“All I know is real life," says Lane. "I don’t know how to act. I don’t know how to pretend. Because I connected so hard to Star, it all felt very personal. I didform bonds with these people. We did live on the road. It was like, ‘Wait, what is the difference?’ It was psychological—it was a little scary.”
That blurring of the movie-reality continuum reportedly extended to an off-camera relationship with LaBeouf, who portrays Jake, Star’s mentor/lover in the film. According to Page Six, the pair allegedly fell in love and moved in together in September 2015, shortly after production on American Honey wrapped. Although paparazzi snapped the actors holding hands and walking around L.A. together, Lane refuses to address any rumors about their alleged romance. “That’s just something that I feel like has nothing to do with American Honey,” she says with the kind of composure that belies her Hollywood inexperience. “So I don’t speak on that.”
But Lane holds her cards close to her chest when it comes to other, much less probing details about her life as well, ones that many up-and-coming ingenues are only too happy to discuss. “As far as how I grew up, and who is in my life, it’s still a very complicated thing as far as how I want to get that across,” she says, sipping an afternoon glass of chardonnay that she's still too young to legally drink. When asked what her parents do for a living, Lane replies, “Even as simple a question as that, I don’t know how to speak on it.”
She becomes less tongue-tied when it comes to her over-awed reaction to finding out that the movie would premiere in Cannes, at the world’s most prestigious forum for new film. Acting was one thing, but being thrust into the spotlight under the watchful eye of the global movie media filled her with performance anxiety.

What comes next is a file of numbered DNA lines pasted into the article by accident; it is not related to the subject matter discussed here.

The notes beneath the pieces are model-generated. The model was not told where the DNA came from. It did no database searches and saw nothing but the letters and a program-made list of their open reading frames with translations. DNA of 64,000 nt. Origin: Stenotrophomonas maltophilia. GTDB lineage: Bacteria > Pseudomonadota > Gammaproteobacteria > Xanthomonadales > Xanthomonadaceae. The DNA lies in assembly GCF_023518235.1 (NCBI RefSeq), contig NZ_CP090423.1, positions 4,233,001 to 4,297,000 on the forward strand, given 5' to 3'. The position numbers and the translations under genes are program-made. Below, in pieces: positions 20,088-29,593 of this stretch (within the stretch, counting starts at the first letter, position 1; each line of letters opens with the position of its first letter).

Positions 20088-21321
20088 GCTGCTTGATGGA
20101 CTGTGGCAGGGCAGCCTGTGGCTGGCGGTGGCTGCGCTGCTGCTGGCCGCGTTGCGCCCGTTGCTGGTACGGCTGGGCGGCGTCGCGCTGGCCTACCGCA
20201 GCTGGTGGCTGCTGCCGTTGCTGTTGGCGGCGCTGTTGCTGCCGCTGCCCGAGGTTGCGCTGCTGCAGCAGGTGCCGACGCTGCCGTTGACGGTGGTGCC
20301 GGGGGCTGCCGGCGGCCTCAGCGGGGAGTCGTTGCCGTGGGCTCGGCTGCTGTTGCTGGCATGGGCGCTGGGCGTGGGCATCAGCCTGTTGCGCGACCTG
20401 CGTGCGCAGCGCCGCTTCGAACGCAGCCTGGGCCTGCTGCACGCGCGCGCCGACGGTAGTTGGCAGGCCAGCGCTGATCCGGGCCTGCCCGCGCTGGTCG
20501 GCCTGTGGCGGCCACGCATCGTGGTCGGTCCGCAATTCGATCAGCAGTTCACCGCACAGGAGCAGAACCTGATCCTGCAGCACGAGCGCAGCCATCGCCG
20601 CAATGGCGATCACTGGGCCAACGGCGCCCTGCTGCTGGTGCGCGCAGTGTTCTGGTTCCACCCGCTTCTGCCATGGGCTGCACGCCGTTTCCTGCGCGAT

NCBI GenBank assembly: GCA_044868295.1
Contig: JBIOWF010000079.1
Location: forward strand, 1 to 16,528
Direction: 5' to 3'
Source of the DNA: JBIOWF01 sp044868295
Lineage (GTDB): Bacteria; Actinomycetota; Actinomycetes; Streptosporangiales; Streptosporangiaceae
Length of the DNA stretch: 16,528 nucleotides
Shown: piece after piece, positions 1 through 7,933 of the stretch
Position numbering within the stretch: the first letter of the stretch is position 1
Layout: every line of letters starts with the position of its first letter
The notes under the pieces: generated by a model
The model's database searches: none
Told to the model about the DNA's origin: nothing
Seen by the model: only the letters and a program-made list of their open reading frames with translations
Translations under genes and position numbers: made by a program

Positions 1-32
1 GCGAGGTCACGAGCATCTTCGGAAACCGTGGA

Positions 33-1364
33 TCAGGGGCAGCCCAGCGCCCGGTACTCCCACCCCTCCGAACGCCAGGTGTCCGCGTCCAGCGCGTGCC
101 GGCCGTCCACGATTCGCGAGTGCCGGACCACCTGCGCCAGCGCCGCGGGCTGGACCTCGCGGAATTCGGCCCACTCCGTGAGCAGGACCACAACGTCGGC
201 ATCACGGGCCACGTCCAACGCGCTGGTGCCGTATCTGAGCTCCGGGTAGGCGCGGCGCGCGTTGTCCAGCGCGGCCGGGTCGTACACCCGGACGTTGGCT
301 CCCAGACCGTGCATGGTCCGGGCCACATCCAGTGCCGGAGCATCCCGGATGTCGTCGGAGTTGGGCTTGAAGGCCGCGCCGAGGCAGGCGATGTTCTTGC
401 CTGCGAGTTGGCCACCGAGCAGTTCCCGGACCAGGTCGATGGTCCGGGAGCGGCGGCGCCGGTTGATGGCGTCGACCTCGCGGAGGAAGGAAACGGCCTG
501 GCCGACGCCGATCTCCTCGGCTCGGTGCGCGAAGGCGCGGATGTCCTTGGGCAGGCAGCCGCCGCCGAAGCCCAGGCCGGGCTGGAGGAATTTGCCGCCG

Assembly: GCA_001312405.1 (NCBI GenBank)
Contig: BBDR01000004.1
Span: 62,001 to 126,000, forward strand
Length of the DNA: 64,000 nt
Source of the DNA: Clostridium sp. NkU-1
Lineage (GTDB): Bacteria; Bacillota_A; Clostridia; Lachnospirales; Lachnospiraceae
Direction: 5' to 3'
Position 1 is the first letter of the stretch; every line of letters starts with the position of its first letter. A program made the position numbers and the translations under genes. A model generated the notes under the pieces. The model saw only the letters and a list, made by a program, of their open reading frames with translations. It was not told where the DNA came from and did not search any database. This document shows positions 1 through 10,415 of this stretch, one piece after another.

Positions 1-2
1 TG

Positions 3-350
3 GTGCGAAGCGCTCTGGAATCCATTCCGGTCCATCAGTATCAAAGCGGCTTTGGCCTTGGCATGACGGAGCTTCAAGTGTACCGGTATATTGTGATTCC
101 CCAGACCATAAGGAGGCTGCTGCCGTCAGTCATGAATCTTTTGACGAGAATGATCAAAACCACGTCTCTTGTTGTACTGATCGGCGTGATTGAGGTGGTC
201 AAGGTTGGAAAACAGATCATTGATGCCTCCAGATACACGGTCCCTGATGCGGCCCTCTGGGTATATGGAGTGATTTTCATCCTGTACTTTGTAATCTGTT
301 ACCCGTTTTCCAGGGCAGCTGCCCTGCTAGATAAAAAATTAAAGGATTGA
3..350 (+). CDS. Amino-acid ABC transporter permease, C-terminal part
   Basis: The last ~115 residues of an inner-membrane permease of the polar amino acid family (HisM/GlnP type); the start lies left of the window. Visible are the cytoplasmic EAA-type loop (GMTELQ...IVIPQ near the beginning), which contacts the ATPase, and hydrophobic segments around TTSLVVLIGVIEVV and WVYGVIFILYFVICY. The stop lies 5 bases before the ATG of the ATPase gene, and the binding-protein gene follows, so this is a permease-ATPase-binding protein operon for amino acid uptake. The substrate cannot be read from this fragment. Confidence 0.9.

“I had been waiting a year for something to happen,” Lane remembers of the lag time between production wrapping and the announcement of American Honey’s festival acceptance. “So when I heard we were going, I remember crying. It’s such a glamorous, big thing, but it freaked me out. I had so many panic and anxiety attacks. I was very distraught, confused, like, ‘What the fuck is happening?’ It was actually a tough time.” Not that you’d ever know, given the actress’ triumphant arrival on the Cannes red carpet, which featured her dancing, rapping, and dabbing in time to E40’s “Choices (Yup),” alongside Arnold, LaBeouf, Riley, and six other cast mates.
But the most lasting impact American Honey has had on Lane’s life thus far is an avalanche of job offers for roles in big Hollywood movies. She recently signed on to star in the young adult sci-fi film Hunting Lila, and her follow-up to American Honey will be a supporting role in the musical drama Shoplifters of the World Unite.
Nonetheless, Lane insists she's taking things slow with her career. “I don’t know what the next five minutes of my life are going to be like,” she says. “I don’t know how that’ll all change. I’m still thinking about things.”
Plucked from obscurity and thrust upon a movie star pedestal, she gives off the wide-eyed quality of someone caught in the sweeping cross-currents of their own destiny. It’s clear Lane views herself as the hero of her own life and the star of her own movie; her quick success is validation of both the mysterious ways of the universe and her own existence. She grows emotional when asked what that validation means to her.
“The most to me,” says Lane. “I just want to be who I am. I felt like something was missing. Something in me was telling me something was going to happen. And so when I met Andrea and she thought who I was inside and out was beautiful, it meant something. For all this to be happening—that’s why all this is very personal to me. My life went from very hopeless to very hopeful. I can’t believe that I held on that long. But the fact that I did makes me feel really good.”
Her eyes begin to well up with tears. “It makes it easier to let go and let life do what it’s supposed to do," she adds. "Because it will. You just have to be open to it. And I was. That’s why I got in the van.”